• By glasgowdan 5th Mar 18, 8:41 AM
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    Artifical grass doesn't cost £20/m2... that may be the price of a cheap grass for the roll alone... I can't imagine ANYONE having an area 25x25m done due to the cost...think the price of a Range Rover!

    Getting rid of it and returning an area to proper grass is also going to be horribly expensive. You'll need skips and skips, possibly diggers... then imports of soil and turf. It's not a simple cheap job to rectify.
    • catkins
    • By catkins 5th Mar 18, 2:52 PM
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    It wouldn't put me off buying a house. I quite like artificial grass. I have 2 big dogs so it would be much easier to look after plus I HATE cutting the grass.

    Unless you really look after grass, cut it all the time and feed it it never looks good.
    The world is over 4 billion years old and yet you somehow managed to exist at the same time as David Bowie
    • seven-day-weekend
    • By seven-day-weekend 5th Mar 18, 3:37 PM
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    For the benefit of those who are seeing the references to LemonSqueezer, but cba to trawl through and find the link from another page of the linked thread...

    I don't think that looks particularly good, but for a small urban patch like that, I can see the benefits.

    For 25m x 25m...? No.
    Originally posted by AdrianC
    I would rather have hard landscaping than that 'lawn'.

    Our last house had a long thin garden as many terraced houses have, we had no lawn at all, just raised beds, planters, a pond and places to sit. Looked great.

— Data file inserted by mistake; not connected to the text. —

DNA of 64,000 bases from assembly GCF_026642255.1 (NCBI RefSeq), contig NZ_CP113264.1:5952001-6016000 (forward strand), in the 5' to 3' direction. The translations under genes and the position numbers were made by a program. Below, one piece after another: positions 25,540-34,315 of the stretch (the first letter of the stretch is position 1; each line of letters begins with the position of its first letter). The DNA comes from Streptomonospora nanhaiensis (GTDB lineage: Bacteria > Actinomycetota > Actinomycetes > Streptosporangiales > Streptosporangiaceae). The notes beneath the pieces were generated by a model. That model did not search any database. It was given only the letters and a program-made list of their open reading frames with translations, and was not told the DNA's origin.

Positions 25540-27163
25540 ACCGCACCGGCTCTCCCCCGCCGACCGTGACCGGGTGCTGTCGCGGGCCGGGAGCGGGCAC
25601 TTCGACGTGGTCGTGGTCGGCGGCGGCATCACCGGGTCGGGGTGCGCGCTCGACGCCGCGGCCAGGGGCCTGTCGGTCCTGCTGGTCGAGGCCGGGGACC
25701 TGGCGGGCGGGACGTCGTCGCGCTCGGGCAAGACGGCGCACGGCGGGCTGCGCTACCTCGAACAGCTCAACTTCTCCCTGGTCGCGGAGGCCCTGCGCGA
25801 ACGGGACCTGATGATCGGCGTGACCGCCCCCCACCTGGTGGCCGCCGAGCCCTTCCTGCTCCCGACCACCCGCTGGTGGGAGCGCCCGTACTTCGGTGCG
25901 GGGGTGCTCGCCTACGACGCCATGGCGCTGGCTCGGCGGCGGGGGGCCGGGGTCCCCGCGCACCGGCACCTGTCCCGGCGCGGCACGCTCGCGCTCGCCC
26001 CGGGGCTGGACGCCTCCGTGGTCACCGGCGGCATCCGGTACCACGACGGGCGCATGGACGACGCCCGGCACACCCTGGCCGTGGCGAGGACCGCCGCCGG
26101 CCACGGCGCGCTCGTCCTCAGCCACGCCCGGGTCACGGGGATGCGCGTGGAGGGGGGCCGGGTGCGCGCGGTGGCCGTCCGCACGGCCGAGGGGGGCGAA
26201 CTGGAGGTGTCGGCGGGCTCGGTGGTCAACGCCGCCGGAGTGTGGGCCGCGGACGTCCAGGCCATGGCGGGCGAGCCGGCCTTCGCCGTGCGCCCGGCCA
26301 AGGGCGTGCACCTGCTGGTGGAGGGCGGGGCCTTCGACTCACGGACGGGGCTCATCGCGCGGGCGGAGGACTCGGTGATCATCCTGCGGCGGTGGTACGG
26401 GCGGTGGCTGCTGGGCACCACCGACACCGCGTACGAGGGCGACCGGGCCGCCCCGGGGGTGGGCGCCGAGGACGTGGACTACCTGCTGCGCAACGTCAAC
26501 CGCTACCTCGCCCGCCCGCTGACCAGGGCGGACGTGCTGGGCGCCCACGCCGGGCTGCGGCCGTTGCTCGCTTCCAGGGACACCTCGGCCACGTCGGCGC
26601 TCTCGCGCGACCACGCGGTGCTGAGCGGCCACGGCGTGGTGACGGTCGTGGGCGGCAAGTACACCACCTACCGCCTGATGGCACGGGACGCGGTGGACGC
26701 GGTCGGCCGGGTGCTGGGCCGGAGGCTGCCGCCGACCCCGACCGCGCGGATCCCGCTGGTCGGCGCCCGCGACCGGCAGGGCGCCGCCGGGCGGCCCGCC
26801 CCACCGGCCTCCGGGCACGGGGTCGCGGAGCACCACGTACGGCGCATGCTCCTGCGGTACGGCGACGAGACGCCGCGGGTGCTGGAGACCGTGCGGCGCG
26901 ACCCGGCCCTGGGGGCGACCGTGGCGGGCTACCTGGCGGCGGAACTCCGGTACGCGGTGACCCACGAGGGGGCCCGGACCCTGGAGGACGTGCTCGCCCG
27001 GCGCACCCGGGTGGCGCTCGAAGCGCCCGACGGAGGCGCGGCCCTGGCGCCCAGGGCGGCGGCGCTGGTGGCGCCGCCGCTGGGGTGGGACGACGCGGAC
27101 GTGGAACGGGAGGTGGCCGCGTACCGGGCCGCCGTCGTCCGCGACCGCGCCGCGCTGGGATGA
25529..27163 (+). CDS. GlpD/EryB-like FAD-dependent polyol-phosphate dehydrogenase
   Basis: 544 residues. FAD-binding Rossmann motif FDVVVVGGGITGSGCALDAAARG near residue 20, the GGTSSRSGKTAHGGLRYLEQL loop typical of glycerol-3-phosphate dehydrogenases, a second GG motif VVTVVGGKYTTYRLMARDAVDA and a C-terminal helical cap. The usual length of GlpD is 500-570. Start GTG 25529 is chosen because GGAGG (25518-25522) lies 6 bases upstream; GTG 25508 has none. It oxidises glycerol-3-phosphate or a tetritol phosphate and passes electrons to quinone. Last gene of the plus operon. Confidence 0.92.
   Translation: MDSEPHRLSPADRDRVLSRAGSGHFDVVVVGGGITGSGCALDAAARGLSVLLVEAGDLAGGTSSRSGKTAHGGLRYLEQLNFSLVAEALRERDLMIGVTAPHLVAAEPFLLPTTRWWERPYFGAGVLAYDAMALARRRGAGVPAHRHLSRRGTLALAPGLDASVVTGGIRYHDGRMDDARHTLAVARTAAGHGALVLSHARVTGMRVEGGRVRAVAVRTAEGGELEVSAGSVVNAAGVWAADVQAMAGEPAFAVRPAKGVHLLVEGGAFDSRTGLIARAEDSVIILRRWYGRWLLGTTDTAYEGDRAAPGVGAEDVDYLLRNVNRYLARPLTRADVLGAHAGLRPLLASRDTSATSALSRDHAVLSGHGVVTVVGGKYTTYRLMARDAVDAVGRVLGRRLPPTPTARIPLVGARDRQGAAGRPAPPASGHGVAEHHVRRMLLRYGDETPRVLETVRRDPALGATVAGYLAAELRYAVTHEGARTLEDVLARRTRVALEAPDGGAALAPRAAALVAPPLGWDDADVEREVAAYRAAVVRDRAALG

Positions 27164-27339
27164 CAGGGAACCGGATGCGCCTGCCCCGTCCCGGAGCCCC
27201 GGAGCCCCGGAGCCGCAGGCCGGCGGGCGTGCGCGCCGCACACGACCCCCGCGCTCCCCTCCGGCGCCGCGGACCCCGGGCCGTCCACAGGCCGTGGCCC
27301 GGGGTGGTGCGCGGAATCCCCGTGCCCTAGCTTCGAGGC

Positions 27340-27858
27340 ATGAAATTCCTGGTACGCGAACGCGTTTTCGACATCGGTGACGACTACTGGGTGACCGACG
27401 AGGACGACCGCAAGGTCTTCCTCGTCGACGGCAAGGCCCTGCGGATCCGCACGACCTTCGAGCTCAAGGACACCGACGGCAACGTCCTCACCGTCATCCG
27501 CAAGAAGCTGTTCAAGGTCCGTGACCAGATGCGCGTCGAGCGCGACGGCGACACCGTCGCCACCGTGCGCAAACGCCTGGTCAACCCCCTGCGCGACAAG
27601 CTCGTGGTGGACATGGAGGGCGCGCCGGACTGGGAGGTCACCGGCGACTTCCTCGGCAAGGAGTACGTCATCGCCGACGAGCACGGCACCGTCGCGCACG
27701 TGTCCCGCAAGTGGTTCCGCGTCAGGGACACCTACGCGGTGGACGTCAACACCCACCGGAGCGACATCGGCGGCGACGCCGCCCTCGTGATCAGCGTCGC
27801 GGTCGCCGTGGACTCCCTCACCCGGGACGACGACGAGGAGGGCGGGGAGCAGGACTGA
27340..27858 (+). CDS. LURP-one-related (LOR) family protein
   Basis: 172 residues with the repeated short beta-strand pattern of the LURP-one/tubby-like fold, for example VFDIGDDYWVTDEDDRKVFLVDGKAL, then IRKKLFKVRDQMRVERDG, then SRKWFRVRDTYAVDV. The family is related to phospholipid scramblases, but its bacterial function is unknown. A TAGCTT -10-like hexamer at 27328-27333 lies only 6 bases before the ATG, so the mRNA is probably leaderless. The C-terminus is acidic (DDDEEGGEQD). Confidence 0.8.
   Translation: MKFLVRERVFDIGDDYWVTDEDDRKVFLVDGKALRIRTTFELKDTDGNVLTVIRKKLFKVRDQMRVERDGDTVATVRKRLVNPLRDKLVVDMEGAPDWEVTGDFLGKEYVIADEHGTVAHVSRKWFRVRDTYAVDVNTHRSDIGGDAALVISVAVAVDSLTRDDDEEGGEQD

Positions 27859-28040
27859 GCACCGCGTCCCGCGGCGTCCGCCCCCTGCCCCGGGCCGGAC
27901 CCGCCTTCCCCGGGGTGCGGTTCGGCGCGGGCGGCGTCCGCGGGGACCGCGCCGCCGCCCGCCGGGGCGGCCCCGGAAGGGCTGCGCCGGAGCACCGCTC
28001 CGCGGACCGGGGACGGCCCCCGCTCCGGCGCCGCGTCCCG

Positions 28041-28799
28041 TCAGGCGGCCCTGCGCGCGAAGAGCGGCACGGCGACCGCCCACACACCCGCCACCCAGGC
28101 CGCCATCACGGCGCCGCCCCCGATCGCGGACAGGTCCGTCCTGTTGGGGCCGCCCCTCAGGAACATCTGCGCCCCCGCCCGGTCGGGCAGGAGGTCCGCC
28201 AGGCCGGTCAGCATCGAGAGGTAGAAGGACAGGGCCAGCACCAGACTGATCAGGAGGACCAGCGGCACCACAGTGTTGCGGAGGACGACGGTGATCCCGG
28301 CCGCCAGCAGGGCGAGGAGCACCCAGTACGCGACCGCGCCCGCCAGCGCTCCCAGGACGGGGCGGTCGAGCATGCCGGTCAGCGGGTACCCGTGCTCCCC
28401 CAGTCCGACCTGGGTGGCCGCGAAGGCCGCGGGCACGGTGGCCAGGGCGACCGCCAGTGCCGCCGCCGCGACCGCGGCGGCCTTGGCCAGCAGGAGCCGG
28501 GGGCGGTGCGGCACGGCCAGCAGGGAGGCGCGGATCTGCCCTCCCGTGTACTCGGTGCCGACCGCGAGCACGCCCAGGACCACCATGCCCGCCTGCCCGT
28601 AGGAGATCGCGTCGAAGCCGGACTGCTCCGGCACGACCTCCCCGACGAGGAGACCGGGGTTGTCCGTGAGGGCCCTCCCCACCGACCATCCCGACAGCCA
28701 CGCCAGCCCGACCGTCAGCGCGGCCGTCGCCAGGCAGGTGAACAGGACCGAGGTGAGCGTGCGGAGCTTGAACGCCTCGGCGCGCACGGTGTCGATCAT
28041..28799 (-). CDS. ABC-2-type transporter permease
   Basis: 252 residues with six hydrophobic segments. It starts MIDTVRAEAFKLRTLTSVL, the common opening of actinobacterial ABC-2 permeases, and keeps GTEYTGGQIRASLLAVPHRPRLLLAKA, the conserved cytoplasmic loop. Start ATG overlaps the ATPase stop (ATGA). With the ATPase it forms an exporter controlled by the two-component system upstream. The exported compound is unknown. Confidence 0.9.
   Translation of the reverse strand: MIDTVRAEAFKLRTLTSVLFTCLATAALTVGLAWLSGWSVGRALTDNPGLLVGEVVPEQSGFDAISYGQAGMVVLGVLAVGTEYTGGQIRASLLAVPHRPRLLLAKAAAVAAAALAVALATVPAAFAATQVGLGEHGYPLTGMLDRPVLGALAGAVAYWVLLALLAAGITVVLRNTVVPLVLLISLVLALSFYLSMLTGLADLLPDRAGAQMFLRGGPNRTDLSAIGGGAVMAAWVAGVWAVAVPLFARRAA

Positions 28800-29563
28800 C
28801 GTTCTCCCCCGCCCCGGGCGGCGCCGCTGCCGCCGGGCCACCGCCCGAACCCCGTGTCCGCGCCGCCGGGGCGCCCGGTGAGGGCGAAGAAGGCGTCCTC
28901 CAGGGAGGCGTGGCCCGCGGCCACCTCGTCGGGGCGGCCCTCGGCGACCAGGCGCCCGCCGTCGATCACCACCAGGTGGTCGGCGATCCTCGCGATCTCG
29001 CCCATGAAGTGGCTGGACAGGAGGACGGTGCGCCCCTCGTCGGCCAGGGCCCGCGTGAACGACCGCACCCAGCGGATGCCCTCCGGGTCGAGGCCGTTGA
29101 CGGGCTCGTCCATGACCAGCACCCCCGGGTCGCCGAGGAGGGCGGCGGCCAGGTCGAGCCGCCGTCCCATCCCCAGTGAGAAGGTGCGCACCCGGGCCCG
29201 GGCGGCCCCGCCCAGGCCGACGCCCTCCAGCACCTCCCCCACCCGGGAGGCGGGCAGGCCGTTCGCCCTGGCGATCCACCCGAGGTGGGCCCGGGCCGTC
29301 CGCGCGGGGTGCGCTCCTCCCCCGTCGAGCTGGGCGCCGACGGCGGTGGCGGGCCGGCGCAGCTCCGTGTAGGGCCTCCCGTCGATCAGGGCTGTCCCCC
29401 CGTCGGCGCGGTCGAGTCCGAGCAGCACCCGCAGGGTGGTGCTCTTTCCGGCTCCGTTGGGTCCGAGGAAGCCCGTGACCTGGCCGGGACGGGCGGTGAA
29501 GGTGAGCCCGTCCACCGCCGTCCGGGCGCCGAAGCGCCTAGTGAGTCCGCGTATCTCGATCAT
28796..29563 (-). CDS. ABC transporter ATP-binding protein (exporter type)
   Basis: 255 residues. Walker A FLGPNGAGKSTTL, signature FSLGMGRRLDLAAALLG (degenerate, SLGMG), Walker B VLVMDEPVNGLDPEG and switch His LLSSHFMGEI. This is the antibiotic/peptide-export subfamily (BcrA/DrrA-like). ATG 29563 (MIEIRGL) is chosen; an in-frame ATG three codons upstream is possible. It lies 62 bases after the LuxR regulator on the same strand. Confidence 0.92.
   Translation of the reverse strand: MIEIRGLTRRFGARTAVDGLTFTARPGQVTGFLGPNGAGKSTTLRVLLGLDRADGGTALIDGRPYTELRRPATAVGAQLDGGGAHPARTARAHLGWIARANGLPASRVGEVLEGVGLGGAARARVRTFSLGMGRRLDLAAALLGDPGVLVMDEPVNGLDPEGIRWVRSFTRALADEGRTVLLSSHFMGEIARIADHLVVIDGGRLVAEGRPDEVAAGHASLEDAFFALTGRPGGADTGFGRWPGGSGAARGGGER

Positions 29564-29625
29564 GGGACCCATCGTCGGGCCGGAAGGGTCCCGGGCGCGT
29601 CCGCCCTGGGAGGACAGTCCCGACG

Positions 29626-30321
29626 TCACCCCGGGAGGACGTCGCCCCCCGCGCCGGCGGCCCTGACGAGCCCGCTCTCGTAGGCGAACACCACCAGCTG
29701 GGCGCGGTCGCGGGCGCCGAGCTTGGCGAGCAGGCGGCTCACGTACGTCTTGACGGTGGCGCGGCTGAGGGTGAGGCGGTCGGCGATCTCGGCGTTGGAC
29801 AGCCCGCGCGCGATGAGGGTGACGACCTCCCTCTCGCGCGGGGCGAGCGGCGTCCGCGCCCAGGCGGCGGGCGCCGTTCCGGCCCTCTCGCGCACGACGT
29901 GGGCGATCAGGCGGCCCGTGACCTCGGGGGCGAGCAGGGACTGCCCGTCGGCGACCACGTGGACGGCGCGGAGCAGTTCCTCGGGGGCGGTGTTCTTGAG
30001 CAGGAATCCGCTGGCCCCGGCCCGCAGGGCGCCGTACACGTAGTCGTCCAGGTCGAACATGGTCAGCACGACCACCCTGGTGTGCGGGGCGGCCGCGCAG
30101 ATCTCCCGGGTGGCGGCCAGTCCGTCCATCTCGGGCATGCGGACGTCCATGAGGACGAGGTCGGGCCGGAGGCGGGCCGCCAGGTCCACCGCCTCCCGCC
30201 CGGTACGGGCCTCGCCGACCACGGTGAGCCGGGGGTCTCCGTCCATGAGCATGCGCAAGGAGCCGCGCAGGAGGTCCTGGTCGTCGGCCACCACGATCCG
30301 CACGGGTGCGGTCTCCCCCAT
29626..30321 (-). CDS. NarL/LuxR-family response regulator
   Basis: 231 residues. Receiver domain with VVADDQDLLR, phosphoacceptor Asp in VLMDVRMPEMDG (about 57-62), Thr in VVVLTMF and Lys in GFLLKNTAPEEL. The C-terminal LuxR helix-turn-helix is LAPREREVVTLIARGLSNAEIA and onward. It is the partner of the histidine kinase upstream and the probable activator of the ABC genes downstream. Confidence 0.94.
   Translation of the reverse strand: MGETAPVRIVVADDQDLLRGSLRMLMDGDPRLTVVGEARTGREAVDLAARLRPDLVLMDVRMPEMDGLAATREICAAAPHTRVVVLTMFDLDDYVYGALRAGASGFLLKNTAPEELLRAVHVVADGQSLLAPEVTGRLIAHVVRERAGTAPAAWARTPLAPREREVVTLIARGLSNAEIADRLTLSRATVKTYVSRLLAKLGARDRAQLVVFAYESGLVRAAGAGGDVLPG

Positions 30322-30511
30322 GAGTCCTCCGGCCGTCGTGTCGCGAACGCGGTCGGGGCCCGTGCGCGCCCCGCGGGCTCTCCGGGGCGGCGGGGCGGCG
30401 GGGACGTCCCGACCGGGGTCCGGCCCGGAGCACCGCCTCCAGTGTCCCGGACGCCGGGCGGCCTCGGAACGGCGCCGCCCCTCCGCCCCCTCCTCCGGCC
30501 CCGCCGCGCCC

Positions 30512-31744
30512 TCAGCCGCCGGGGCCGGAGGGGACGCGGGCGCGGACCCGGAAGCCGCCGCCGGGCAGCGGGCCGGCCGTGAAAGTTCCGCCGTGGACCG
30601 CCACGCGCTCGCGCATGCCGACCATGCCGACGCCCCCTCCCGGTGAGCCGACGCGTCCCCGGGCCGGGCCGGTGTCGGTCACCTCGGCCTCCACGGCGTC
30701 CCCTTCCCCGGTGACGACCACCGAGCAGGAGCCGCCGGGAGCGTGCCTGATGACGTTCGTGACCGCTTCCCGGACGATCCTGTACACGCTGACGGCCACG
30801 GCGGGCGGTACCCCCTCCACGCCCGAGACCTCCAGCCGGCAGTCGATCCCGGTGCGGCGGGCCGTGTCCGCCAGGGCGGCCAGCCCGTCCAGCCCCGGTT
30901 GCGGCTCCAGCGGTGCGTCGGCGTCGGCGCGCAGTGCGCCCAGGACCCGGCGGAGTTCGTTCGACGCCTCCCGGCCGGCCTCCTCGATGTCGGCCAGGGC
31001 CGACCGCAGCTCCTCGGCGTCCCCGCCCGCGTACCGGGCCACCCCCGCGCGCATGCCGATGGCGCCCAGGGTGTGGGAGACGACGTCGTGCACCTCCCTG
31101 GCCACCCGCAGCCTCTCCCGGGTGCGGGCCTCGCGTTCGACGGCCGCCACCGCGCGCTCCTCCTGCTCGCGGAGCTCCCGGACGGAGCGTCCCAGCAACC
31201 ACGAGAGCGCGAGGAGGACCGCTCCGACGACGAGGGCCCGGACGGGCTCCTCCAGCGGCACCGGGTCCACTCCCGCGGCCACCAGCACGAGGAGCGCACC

The bungalow we live in now has a big enough garden to have a lawn, flowerbeds and more informal barked areas with a pond and places to sit. It's a wildlife haven. We are about to redesign it so that there is less lawn and more flowerbed and hard landscaping, but we won't be having artificial lawn.
    • Chumphrey81
    • By Chumphrey81 5th Mar 18, 3:58 PM
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    Personally i do not like artificial grass, but i can definitely see the pros for having it. It certainly would not put me off buying a house as if i wanted to, i would simply replace the artificial grass for real.
    • Out, Vile Jelly
    • By Out, Vile Jelly 5th Mar 18, 4:18 PM
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    Out, Vile Jelly
    My dad's an old school gardener and his face was classic when he saw my neighbours had installed a fake lawn....

    You don't have to have lawn in difficult areas; there are loads of interesting bog plants (very wildlife friendly) you could grow in the marshy area, and you could try shade lovers around the tree.
    They are an EYESORES!!!!